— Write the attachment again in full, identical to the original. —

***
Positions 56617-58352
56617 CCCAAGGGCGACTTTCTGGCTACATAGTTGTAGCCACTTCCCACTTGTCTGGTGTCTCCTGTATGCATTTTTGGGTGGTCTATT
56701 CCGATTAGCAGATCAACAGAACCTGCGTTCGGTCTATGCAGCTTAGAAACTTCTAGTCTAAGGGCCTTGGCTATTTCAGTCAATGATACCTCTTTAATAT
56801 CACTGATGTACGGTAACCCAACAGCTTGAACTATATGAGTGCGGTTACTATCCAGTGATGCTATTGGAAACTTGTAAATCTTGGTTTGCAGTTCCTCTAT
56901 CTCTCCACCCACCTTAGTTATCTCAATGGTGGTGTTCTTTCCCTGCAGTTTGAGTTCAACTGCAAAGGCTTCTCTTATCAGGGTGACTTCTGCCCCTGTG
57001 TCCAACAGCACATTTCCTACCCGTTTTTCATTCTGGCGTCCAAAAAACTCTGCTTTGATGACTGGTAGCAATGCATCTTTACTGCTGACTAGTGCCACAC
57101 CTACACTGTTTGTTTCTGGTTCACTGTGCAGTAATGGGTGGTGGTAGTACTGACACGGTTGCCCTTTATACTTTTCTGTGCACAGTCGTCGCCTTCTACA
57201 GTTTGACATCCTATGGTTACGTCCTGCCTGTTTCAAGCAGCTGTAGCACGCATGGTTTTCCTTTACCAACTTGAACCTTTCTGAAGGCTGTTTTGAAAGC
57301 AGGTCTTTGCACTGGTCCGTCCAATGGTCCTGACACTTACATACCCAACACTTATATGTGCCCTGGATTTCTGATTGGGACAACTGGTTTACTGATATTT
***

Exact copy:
Positions 56617-58352
56617 CCCAAGGGCGACTTTCTGGCTACATAGTTGTAGCCACTTCCCACTTGTCTGGTGTCTCCTGTATGCATTTTTGGGTGGTCTATT
56701 CCGATTAGCAGATCAACAGAACCTGCGTTCGGTCTATGCAGCTTAGAAACTTCTAGTCTAAGGGCCTTGGCTATTTCAGTCAATGATACCTCTTTAATAT
56801 CACTGATGTACGGTAACCCAACAGCTTGAACTATATGAGTGCGGTTACTATCCAGTGATGCTATTGGAAACTTGTAAATCTTGGTTTGCAGTTCCTCTAT
56901 CTCTCCACCCACCTTAGTTATCTCAATGGTGGTGTTCTTTCCCTGCAGTTTGAGTTCAACTGCAAAGGCTTCTCTTATCAGGGTGACTTCTGCCCCTGTG
57001 TCCAACAGCACATTTCCTACCCGTTTTTCATTCTGGCGTCCAAAAAACTCTGCTTTGATGACTGGTAGCAATGCATCTTTACTGCTGACTAGTGCCACAC
57101 CTACACTGTTTGTTTCTGGTTCACTGTGCAGTAATGGGTGGTGGTAGTACTGACACGGTTGCCCTTTATACTTTTCTGTGCACAGTCGTCGCCTTCTACA
57201 GTTTGACATCCTATGGTTACGTCCTGCCTGTTTCAAGCAGCTGTAGCACGCATGGTTTTCCTTTACCAACTTGAACCTTTCTGAAGGCTGTTTTGAAAGC
57301 AGGTCTTTGCACTGGTCCGTCCAATGGTCCTGACACTTACATACCCAACACTTATATGTGCCCTGGATTTCTGATTGGGACAACTGGTTTACTGATATTT